The chronically homeless volunteers were given responsibility and ownership of positive community outcomes, as they work with the Great Street’s maintenance partner and Northridge Sparkle Campaign director, Don Larson. Participants received training, supervision, and mentorship while working within a structured, positive program. 

At the end of the project, 10 volunteers completed the program. There were 16 community cleanups and 16 mentoring sessions. Ten participants received job offers. Nine obtained housing. Five achieved sobriety through the program.

311 Superstar for Increased 311 Increase in 311 usage within Neighborhood Council district

LA Sanitation collects, cleans, and recycles waste for over 4 million residents in the City of LA. By responding to calls about illegal dumping, bulky item pickup, container services, and special collection services, LA Sanitation protects our public health, our environment, and enhances our quality of life. They also rely on you, the residents, to be the eyes and ears of your neighborhoods: by calling 3-1-1 and using the MyLA 311 phone app, you have the power of City Hall in the palm of your hand, 24 hours a day, 7 days a week. During the Clean Streets LA Challenge, many of you held 311 workshops, created Block Captain programs, and hosted community walks to show how simple and effective the 311 app can be. The City saw a marked increase in 311 calls and reports, and we would like to congratulate three standout groups today.

North Hills East Neighborhood Council -- CD 6     36%

MacArthur Park Neighborhood Council -- CD 1    34.8%    

Boyle Heights Neighborhood Council -- CD 14    20.4%

Do you know what goes in the blue bin?

RECYCLE THESE ITEMS IN THE BLUE BIN
 
Paper

All clean dry paper, including:

  • Computer paper
  • Ledger paper
  • Arts and craft paper
  • Unwanted mail
  • Flyers
  • Telephone books
  • Note cards
  • Newspaper
  • Magazines
  • File folders
  • Paper bags
  • Post-it notes
  • Catalogs
  • All envelopes, including those with windows

 
Cardboard

All cardboard boxes and chipboard, including:

  • Cereal boxes
  • Tissue boxes
  • Dry food boxes
  • Frozen food boxes
  • Shoe boxes
  • Detergent boxes
  • Paper towel and toilet paper rolls
  • Cardboard boxes (broken down and flattened)

 
Cartons

All refrigerated, shelf-stable, aseptic packaging, including:

  • Fruit juice boxes and cartons
  • Orange juice cartons
  • Milk cartons
  • Wine boxes
  • Soy milk, rice milk and almond milk boxes and cartons
  • Cereal boxes
  • Heavy cream cartons
  • Egg substitute cartons

 
Metals

All aluminum, tin, metal, and bi-metal cans, wiped out if possible, including:

  • Soda cans
  • Juice cans
  • Soup cans
  • Vegetables cans
  • Pet food cans
  • Pie tins
  • Clean aluminum foil
  • Empty paint and aerosol cans
  • Wire hangers

 
Glass

All glass bottles and jars, wiped out if possible, including:

  • Soda bottles
  • Wine bottles
  • Beer bottles
  • Spaghetti sauce jars
  • Pickle jars
  • Broken bottles

 
Plastics

All plastics numbers 1 through 7
Empty plastic containers, wiped out if possible, including:

  • Soda bottles 
  • Juice bottles
  • Detergent containers
  • Bleach containers
  • Shampoo bottles
  • Lotion bottles
  • Mouthwash bottles
  • Dishwashing liquid bottles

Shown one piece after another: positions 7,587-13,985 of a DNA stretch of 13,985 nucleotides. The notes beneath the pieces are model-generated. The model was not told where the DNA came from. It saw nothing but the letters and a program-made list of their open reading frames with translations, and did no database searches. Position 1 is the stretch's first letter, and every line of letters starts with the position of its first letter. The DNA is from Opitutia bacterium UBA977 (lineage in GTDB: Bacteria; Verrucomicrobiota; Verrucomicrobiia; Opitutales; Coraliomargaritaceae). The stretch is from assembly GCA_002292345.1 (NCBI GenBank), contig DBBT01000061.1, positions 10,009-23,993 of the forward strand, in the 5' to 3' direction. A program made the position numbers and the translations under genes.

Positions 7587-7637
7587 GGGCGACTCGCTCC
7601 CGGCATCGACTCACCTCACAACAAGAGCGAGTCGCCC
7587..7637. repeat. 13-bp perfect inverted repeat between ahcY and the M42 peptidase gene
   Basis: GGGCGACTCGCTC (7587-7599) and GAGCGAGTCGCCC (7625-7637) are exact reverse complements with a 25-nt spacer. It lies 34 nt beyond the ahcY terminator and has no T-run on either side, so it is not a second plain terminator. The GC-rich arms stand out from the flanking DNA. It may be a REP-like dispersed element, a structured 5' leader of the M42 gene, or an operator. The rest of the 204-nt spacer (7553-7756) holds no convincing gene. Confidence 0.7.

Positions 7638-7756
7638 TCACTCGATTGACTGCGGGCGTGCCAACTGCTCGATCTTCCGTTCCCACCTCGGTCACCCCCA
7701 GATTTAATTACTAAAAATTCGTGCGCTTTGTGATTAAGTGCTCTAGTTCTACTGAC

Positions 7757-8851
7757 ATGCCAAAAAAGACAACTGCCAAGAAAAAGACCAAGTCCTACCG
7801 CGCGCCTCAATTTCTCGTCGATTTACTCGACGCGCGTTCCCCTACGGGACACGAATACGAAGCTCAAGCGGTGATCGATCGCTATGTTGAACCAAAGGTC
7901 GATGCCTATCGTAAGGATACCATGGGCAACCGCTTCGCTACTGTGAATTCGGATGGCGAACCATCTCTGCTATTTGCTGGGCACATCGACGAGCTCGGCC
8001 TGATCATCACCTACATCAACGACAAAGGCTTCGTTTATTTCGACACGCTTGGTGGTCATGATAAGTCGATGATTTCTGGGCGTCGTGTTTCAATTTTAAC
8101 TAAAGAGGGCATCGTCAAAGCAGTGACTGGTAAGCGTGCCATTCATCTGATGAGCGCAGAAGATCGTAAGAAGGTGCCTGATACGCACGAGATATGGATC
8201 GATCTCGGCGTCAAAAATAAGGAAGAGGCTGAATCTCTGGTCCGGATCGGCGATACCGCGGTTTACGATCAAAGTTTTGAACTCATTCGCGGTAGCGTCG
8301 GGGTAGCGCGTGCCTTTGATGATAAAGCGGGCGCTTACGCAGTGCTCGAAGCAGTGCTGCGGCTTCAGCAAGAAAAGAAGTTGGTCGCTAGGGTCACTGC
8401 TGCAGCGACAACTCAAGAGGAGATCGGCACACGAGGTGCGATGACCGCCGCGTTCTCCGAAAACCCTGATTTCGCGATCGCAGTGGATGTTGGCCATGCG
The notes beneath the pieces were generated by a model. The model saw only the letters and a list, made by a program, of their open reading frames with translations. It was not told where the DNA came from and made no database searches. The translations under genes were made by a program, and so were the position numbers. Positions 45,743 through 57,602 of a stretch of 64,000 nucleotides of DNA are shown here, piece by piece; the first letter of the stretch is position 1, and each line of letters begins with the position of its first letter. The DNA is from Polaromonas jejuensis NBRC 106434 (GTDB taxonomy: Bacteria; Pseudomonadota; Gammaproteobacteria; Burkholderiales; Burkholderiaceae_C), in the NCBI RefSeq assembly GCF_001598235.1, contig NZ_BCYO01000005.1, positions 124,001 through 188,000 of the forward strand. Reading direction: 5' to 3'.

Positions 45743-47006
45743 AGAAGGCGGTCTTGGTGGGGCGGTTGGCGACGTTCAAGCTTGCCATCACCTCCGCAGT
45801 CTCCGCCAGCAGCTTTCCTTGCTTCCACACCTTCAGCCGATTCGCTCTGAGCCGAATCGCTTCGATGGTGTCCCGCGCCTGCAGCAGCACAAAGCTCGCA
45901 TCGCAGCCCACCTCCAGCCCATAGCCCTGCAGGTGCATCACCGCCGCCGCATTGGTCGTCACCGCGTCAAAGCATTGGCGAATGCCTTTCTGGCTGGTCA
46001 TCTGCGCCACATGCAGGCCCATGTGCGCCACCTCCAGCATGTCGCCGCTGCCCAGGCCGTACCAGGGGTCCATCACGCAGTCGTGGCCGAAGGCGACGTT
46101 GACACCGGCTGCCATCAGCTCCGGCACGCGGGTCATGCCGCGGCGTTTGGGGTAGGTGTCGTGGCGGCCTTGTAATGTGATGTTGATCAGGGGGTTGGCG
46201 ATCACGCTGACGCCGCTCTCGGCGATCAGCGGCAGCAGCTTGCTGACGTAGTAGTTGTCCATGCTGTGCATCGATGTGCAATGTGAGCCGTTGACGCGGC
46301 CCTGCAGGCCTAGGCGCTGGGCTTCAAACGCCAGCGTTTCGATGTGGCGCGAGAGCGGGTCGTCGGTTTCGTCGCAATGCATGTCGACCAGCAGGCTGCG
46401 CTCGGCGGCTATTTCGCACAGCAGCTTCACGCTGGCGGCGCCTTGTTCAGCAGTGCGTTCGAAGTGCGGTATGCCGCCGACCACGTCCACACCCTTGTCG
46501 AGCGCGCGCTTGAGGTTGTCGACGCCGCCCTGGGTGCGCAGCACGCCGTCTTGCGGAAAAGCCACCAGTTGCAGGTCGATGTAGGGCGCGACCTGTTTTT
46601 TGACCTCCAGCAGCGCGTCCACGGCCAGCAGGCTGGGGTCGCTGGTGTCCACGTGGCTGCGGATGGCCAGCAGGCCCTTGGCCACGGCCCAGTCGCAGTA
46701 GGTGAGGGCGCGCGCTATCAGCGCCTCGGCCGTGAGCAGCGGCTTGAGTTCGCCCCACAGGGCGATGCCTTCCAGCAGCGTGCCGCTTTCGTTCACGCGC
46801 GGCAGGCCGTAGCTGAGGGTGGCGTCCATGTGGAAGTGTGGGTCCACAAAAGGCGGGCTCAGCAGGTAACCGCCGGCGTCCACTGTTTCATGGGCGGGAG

• Milk jugs
  • Tubs for margarine and yogurt
  • Plastic planters
  • Food and blister packaging
  • Rigid clamshell packaging
  • All clean plastic bags (grocery bags, dry cleaner bags, and film plastics)
  • All clean polystyrene products (plates, cups, containers, egg cartons, block packaging, and packing materials)
  • Plastic hangers
  • Non-electric plastic toys
  • Plastic swimming pools
  • Plastic laundry baskets
  • Car seats (cloth removed)

 
DO NOT RECYCLE THESE ITEMS IN THE BLUE BIN

 
If these items are placed in the blue container, there's a likelihood of contaminating the other clean materials. Please ensure that the items placed in the blue container are clean and free from contaminants.
 
Contaminated Paper: 

  • Heavily soiled papers or bags with oils or food waste should be placed inside the black bin.

 
Glass (the following items should be placed inside the black bin): 

  • Window glass
  • Mirror glass
  • Auto glass
  • Standard light bulbs
  • Crystal
  • Ceramics 

 
Miscellaneous Materials: 

  • Cloth/fabric
  • Mini blinds
  • Kitchen utensils
  • Lawn furniture
  • Garden hoses
  • Rubber tires
  • Construction materials, including asphalt or concrete, wood and wood products

These materials may have special handling requirements so please contact the LASAN Customer Care Center at 1-800-773-2489 for information on how to dispose of such items.
 
Electronic Waste: 

  • All electronic devices
  • Electrical cords and wiring
  • Electric or battery operated toys
  • Appliances
  • Compact fluorescent and LED light bulbs

All batteries (including car batteries, household batteries, and rechargeable batteries)
E-waste is accepted at the curbside by special appointment (contact our Call Center) or by drop-off at S.A.F.E. Centers and Mobile Collection Events.

 
Hazardous Materials: 

  • Syringes and needles
  • Medical waste
  • Drugs (pills, liquids, gel caps, vials, and injectables)
  • All partially filled aerosol cans and containers for cleaning fluids, automotive fluids, pesticides, oil based paint, garden chemicals, and pool cleaners

Household hazardous waste (HHW) can be taken to our S.A.F.E. Centers and Mobile Collection Events.